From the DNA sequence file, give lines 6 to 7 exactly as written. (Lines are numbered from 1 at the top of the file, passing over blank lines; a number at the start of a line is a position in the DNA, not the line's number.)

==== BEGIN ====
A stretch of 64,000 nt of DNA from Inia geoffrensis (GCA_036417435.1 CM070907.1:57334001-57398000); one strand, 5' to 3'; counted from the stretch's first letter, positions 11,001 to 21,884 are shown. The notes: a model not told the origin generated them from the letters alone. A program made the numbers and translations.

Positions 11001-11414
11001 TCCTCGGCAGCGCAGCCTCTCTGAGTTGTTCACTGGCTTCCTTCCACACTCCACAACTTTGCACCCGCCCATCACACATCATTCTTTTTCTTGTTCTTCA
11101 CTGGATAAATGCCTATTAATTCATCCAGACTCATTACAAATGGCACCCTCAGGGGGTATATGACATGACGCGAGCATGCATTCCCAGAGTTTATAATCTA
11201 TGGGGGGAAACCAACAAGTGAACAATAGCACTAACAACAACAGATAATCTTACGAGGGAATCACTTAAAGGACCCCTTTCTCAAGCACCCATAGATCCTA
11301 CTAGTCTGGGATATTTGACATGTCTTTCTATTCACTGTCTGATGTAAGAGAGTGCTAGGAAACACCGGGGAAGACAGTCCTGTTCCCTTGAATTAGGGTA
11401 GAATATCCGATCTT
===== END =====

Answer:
11301 CTAGTCTGGGATATTTGACATGTCTTTCTATTCACTGTCTGATGTAAGAGAGTGCTAGGAAACACCGGGGAAGACAGTCCTGTTCCCTTGAATTAGGGTA
11401 GAATATCCGATCTT